I have heard many comments and I have been asked many questions regarding my boyfriend’s race and ethnicity (for a lot of Europeans, race, ethnicity, and nationality are interchangeable and synonymous). A friend of mine once told me that “he’s good-looking, he doesn’t look Asian at all!”, as if you can’t be good-looking and Asian at the same time; a member of my family laughed when looking at a picture of my partner and I, asking what I’d do if my children “looked like that”; after I went back to the US again, a rumor was started that I “went to America to marry a Chinese man”. Once I got into a conversation with a friend about being in Montenegro and finding a job, to which I was given advice to leave Montenegro and marry in Taiwan. I don’t know if it’s a good thing that I immediately knew what she meant, but after I asked why Taiwan, she went on to question my young man’s Americanness – by claiming he might be born in America, but that that doesn’t make him American if his parents emigrated from Asia. I tried to explain how being American works, only to be laughed off and told that I take things too seriously. Another friend randomly remembered that she had never asked me where my boyfriend’s parents were from, I’m guessing because of the ignorant perception that, to too many, being American means being white. Maybe one day, those like her will understand that, when someone immigrates into the US at the age of 20, and spends the majority of their life in the US, they are American and they say they are from the US. Someone else told me that my boyfriend would probably get mad at her if he knew she couldn’t tell the difference between the Chinese and the Japanese. A girl from a country near Montenegro once pulled her eyes back when asking about his parents. These comments and actions imply that racism against Asians and those of Asian descent is so commonplace and normalized, especially in European nations, to the point where speaking up against it is seen as overly sensitive and unfounded, regardless of how offensive it is. In some of these instances, I tried to have moderately calm and productive discussions, but it feels that most of the time, my attempts are in vain when trying to explain that one doesn’t have to only be white (or black) to be American. The only thing that I managed to do is create this false sense of respect and understanding by these people, but what does that do when their idea of a true American is so inaccurate? Why is it that when people see my partner and I together, they are more likely to think that I’m the American one, and he’s the non-American one? Why is he the one being asked where he’s really from, and I can pass as an American when my accent doesn’t show?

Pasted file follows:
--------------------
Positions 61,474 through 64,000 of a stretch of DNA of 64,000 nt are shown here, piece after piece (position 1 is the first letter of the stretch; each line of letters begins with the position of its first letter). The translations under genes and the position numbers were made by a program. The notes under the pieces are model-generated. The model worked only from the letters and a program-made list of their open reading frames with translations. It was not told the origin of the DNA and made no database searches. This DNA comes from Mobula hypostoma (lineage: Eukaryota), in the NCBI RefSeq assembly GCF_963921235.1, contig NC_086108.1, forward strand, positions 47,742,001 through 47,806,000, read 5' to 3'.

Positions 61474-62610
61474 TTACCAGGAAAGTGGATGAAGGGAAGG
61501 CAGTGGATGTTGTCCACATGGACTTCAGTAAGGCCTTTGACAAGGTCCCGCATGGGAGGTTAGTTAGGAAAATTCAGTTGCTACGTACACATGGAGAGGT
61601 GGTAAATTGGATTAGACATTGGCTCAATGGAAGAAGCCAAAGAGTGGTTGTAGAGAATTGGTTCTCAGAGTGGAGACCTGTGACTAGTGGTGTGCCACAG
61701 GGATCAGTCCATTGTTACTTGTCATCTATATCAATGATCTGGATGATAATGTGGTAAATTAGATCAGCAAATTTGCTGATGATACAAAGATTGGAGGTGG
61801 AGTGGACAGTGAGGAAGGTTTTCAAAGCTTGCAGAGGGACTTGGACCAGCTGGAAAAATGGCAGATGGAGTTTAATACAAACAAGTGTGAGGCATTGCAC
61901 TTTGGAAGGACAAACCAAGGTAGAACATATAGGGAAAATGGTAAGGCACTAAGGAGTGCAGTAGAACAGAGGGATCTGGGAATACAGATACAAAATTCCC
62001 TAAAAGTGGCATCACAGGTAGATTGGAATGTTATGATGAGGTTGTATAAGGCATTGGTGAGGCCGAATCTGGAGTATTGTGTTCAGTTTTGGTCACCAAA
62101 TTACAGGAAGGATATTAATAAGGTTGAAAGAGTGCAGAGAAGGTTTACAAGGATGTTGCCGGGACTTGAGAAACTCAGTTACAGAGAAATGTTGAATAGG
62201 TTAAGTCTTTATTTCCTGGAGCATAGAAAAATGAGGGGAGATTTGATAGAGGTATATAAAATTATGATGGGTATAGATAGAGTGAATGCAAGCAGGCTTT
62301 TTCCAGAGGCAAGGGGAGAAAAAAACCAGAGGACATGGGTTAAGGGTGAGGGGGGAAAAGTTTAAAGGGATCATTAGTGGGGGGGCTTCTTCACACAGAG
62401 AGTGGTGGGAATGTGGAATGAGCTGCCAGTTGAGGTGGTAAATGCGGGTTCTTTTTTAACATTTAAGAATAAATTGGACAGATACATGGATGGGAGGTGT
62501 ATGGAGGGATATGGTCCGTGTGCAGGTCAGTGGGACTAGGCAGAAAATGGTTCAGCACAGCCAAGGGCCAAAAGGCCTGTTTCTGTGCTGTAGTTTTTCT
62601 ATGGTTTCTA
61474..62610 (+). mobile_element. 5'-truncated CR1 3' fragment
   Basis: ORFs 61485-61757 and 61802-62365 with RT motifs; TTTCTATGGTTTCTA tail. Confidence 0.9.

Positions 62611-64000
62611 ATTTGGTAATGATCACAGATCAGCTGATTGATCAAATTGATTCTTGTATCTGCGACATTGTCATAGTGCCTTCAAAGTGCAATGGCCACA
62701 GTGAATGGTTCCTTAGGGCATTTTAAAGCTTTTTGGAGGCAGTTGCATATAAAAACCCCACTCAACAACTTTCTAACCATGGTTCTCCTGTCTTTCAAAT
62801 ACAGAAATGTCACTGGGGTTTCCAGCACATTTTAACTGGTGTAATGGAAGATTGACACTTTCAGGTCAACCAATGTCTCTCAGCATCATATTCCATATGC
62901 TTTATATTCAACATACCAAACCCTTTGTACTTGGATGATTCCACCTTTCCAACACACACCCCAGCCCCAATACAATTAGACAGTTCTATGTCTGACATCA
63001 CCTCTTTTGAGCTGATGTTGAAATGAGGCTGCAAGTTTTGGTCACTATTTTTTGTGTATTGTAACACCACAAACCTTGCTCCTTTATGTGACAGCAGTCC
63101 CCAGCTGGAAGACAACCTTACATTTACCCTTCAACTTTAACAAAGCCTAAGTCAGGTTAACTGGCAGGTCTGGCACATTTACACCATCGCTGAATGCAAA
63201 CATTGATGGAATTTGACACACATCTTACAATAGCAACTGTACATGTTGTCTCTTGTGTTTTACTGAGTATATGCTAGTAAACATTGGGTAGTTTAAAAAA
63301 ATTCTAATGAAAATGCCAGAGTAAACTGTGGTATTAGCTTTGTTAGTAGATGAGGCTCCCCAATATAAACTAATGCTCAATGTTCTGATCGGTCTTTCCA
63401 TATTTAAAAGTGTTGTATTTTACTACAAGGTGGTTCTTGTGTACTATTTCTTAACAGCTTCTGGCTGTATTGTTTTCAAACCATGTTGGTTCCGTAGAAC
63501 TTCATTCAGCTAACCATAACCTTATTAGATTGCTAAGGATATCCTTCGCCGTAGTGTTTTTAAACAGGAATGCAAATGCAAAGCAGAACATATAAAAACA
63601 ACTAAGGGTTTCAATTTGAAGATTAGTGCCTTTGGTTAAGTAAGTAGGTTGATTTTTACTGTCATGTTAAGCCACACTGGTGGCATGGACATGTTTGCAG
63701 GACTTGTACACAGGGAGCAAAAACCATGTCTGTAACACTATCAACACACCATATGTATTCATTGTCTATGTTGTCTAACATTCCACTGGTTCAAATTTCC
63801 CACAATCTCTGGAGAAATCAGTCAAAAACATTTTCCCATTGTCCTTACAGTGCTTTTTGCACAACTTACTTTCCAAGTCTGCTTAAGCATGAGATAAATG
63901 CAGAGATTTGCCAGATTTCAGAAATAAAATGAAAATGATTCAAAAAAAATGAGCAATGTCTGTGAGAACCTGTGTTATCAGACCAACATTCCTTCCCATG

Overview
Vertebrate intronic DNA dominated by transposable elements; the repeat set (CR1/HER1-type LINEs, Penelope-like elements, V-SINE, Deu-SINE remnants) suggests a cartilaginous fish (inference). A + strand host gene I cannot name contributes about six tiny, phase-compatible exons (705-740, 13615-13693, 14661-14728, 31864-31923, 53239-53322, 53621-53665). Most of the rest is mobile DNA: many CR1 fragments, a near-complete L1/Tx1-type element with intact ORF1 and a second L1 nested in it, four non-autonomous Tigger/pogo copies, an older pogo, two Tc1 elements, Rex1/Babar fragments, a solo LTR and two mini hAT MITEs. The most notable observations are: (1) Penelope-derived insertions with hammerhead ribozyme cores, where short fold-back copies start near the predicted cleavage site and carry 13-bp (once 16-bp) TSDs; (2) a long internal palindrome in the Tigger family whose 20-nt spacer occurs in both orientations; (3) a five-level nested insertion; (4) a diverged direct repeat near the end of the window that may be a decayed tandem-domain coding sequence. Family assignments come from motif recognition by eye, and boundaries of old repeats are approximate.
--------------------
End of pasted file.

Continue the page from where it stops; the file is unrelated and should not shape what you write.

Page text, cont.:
It’s also important to mention that a lot of these comments are new and shocking to my partner. He grew up on Long Island, which I hear was very different from the Midwest where we met, and Montenegro where I grew up. He only knows of a diverse society, he’s traveled to more places than many people know of, and his life is rich with experience and unparalleled intelligence. He also happens to be the most patriotic American I know. So it kinda sucks that his belonging to the American nation is questioned by random Europeans whose lives are so simple it hurts, or by some American whites who so obviously should move back to Europe where their hearts truly belong.